Law of Torts II CASES – Trespass to the Person (Lecture 3)

Law of Torts II CASES – Trespass to the Person (Lecture 3)

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Law of Torts II CASES – Trespass to the Person (Lecture 3) Horkin v North Melbourne Football Club Battery: Directness: Hutchins V Maughan FACTS: o D had laid bait on his property when the D had told the P not to bring the P’s dogs onto the D’s land. o The P’s dogs came onto the land, ate the bait, and died. ISSUE: o Was there any directness with the D’s act in throwing the bait? HELD: o There was no directness in the D’s act, as he didn’t throw the baits directly to the dogs. Also, he had told the P not to bring the dogs onto the land. o Also, this was an involuntary action by the D, as he didn’t throw the bait at the dogs. Collins v Wilcock Comprises a direct act of the D which causes some physical contact with the person of the P without the Ps consent. Rixon v Star City Pty Ltd FACTS: o P was excluded from the casino under the Casino Control Act 1992 (NSW) and was bought to the interview room. Before, he was touch on the shoulder by an employee. P also gave evidence that he felt pain in his neck. Attained in the room, the P had asked several times to go to the bathroom, which was refused. ISSUE: o Did the employee’s touching of the P on the shoulder constitute a battery? HELD: o P was touched and not grabbed, but doesn’t make any difference under battery as it is still a direct act with physical contact by the D. However, touching someone’s shoulder to get their attention was considered to be a normal everyday interaction, therefore NO BATTERY. Fontin v Katapodis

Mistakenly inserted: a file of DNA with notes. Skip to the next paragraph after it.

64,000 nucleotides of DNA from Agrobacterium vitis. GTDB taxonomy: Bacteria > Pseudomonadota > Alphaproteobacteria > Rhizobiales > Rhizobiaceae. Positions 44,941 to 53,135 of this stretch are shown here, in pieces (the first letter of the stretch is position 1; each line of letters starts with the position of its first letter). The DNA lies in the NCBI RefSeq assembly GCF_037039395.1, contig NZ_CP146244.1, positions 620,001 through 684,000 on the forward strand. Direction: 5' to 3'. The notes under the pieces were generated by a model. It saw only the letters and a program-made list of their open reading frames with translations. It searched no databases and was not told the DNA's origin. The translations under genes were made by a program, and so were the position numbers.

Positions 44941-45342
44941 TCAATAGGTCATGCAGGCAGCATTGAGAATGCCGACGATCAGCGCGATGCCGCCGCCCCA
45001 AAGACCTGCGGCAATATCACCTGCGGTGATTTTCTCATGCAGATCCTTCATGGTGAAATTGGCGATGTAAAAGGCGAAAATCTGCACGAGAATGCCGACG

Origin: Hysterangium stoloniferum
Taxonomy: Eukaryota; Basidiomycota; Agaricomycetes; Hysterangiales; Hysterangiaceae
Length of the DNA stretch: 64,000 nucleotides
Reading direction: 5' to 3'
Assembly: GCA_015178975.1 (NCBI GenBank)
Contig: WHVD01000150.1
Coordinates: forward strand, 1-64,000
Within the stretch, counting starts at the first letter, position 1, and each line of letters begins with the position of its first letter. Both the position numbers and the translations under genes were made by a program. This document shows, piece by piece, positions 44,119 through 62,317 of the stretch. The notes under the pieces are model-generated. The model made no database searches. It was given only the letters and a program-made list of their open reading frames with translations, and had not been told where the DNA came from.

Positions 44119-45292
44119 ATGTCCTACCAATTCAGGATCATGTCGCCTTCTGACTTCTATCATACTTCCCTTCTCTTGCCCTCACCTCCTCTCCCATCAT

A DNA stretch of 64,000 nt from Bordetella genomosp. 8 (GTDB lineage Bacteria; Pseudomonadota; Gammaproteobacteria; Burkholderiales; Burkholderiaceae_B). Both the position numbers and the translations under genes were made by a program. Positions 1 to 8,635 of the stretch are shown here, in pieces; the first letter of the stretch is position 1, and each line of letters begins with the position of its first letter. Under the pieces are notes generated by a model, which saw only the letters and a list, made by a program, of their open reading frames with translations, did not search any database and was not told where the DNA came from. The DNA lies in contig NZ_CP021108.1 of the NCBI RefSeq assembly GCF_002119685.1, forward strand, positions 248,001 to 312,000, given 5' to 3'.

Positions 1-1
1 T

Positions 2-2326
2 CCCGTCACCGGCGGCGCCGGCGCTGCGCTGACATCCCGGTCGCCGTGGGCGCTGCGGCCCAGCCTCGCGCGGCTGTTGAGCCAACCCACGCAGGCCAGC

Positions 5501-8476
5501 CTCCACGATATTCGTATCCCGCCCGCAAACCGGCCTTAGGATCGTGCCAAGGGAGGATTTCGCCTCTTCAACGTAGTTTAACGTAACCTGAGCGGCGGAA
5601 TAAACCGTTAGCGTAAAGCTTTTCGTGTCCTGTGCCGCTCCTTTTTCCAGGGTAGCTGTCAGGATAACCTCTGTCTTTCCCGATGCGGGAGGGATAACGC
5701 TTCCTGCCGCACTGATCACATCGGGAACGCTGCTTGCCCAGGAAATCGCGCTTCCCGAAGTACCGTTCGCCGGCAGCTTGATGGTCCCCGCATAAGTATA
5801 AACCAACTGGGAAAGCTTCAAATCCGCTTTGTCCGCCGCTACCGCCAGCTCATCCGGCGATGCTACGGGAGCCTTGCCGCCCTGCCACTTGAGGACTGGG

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FACTS: o P was accused of not paying for goods so he went home and got a receipt to prove that he purchased the good. After coming back, the D called the P a “bad
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This note was uploaded on 09/27/2011 for the course FINANCE 1001 taught by Professor Profassorted during the Three '11 term at University of Adelaide.

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Law of Torts II CASES – Trespass to the Person (Lecture 3)

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